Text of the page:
Federal–State Toxicology and Risk Analysis Committee (FSTRAC): Communication and Coordination of Toxicology and Risk Assessment of Environmental Contaminants
During the 1970s Congress enacted a series of landmark environmental laws to address air, land, and water pollution problems. Initially, the responsibility for developing and implementing specific regulations to achieve the results mandated by these laws was seen as belonging largely to the EPA. However, during the mid-to late 1970s, it became increasingly clear that states play an important role in the regulatory process. In addition to monitoring and implement-ing federal regulations, the states often draft their own environmental regulations. Under the SDWA and the CWA, state regulations must be as protective as the federal regulations or more protective. Hence, in some cases, state water quality guidelines and criteria including drinking water maximum contaminant levels (MCLs) are more protective than federal limits and criteria. In the early 1980s officials in the EPA Office of Water and states involved in human health risk assessment, which provides the scientific foundation for drinking water and ambient water regulations, recognized a need for more communication and coordination to enhance the links between federal and state risk assessment activities related to drinking and ambient water. In 1984, without the prompting of a mandate for cooperative interaction, federal and state officials formed FSTRAC to foster cooperation, consistency, and understanding of each other’s goals and problems regarding human health risk assessment. Since that time, FSTRAC has served to facilitate the exchange of technical information, research findings, and policy concerns in the area of human health risk assessment, with particular focus on issues relating to development and implementation of SDWA and CWA regulations and criteria. FSTRAC brings together professionals with many different areas of expertise to develop integrated approaches to risk assessment for drinking water contaminants and standard setting issues. Representatives from academia and nonprofit industry and consulting groups are also welcome to participate; collaboration and exchange of ideas between all these groups improves the success of regulatory programs. FSTRAC represents a very useful forum for states to obtain information about the EPA’s “works in progress” (regulations, methodologies, databases, policies, etc.) and for EPA headquarters personnel to learn about the experiences, concerns and needs of states. The exchange of information made possible by FSTRAC has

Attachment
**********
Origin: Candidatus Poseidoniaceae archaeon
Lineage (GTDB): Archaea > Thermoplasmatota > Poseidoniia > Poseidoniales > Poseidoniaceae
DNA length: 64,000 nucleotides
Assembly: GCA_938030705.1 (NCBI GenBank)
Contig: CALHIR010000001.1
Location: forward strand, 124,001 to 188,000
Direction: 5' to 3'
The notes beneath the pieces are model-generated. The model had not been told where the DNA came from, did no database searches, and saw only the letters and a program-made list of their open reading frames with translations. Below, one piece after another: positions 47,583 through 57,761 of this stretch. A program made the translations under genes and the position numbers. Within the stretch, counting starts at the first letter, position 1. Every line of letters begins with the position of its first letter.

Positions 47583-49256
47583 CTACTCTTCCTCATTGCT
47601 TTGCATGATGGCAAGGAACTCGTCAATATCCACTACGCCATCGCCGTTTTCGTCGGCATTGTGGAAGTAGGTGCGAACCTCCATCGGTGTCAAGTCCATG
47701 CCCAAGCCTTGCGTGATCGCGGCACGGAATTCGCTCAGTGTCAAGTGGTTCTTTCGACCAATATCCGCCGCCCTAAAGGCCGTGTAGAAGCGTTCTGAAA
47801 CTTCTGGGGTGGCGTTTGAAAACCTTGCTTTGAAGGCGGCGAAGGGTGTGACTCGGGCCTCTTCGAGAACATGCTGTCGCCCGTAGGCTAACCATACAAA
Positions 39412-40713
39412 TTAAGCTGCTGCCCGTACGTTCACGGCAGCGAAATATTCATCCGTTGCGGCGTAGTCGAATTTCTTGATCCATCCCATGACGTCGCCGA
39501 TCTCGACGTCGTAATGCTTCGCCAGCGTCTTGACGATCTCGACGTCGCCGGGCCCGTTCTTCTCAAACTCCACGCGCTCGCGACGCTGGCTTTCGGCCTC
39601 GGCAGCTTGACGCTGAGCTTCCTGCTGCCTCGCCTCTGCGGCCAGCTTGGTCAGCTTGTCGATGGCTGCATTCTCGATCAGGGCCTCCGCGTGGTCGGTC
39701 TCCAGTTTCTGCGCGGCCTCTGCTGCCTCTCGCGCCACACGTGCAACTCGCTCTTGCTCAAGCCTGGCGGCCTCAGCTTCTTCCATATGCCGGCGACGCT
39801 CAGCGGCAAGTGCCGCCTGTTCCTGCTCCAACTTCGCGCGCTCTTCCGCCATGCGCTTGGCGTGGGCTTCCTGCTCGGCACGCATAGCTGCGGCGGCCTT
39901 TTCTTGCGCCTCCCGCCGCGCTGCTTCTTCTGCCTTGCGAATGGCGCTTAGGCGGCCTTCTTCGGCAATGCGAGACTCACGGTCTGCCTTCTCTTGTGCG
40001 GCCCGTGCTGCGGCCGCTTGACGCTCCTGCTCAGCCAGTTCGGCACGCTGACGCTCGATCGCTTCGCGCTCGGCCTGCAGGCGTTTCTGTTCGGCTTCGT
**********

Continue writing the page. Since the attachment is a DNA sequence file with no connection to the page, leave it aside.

helped to ensure that scientists working in the field of toxicology and risk assessment are using the most current data and methodologies available, that the issues of highest priority are being addressed by the scientific and regulatory community, and that the EPA and states conduct research in a way that avoids duplication. From a handful of members in 1984, FSTRAC has grown to a total of over 150 members. Although FSTRAC maintains an open door policy, most members represent the Human Health Risk Assessment Branch of the EPA’s Office of Water, the EPA’s regional offices, and state drinking or surface water programs. Currently FSTRAC includes representatives from the EPA headquarters, all 10 EPA regions, 45 state health and environmental agencies, the District of Columbia, Puerto Rico, the Virgin Islands and two International members, one from Health Canada, Ottawa and another from the Institut National de Sante Publique du Quebec in Quebec City, Canada. At every meeting or video-audio webinar, in addition to the invited speaker(s) who deliver their talk or present the webinar, there is an opportunity for states and regions to discuss issues of common interest, develop possible solutions or discuss specific standard setting procedures under development by the states or the EPA. The state updates on their risk assessment and regulatory activities not only provide a useful summary of states’ interests and activities, but also provide a background and focus for planning the next year’s meeting.